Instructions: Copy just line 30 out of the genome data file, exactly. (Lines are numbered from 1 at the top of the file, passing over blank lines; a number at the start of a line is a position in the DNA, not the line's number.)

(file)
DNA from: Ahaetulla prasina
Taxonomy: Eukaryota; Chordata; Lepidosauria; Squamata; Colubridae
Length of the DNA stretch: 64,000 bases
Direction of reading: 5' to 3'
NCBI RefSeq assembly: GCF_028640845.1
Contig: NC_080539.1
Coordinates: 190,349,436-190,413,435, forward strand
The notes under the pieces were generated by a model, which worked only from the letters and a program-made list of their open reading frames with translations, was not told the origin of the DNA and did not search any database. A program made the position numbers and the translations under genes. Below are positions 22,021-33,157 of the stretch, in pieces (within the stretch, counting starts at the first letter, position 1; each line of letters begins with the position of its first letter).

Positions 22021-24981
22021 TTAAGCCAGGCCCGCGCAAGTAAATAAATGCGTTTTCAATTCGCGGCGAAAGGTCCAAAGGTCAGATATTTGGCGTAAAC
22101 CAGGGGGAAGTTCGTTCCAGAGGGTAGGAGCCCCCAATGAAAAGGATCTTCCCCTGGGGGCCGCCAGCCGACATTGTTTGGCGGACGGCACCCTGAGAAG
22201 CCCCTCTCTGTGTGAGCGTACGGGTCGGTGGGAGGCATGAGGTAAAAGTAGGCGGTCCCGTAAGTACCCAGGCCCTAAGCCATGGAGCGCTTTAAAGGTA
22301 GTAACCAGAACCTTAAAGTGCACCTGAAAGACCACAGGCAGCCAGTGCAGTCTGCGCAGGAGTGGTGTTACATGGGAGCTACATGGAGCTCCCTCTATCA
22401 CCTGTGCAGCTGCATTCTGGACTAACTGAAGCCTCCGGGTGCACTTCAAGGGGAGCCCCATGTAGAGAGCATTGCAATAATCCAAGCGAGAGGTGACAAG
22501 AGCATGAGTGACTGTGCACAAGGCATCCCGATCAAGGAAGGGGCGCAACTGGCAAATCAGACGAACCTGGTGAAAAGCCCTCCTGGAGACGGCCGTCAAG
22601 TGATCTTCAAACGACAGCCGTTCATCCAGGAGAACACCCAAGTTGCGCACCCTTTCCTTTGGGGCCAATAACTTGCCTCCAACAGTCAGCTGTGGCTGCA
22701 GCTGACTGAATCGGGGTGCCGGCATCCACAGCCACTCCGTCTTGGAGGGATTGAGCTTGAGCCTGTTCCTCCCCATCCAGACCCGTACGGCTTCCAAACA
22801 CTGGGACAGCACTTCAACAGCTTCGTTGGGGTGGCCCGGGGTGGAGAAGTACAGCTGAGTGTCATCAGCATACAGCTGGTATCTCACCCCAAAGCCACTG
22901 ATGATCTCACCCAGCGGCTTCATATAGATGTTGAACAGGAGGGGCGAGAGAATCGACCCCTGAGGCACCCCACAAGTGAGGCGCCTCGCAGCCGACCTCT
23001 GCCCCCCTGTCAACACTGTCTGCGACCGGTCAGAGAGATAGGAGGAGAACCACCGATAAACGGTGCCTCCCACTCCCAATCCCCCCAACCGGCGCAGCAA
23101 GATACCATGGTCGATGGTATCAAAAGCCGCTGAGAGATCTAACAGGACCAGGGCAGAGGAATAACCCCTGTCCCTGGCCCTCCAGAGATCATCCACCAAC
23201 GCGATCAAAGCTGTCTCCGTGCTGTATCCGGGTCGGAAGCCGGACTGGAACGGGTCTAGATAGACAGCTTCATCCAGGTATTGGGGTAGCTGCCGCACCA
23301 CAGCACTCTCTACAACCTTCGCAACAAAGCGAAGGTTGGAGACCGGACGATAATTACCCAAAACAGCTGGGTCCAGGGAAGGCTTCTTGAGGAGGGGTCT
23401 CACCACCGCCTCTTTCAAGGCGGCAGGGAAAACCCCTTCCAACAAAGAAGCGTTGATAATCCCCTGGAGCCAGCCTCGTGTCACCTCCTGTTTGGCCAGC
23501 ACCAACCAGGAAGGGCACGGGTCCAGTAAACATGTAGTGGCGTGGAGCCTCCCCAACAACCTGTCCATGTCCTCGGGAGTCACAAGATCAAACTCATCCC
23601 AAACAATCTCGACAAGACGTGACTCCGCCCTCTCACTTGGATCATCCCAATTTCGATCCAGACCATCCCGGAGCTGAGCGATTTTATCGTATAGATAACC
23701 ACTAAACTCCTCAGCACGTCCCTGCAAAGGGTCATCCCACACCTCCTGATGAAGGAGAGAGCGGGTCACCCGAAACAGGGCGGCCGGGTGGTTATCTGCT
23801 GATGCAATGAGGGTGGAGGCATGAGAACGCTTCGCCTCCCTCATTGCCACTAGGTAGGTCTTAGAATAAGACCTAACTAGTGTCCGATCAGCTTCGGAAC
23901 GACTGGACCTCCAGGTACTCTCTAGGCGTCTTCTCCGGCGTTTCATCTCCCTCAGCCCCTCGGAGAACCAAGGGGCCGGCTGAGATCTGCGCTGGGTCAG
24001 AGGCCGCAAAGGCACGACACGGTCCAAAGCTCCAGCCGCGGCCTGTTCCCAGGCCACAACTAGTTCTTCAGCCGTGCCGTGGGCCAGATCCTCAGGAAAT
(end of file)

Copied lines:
24001 AGGCCGCAAAGGCACGACACGGTCCAAAGCTCCAGCCGCGGCCTGTTCCCAGGCCACAACTAGTTCTTCAGCCGTGCCGTGGGCCAGATCCTCAGGAAAT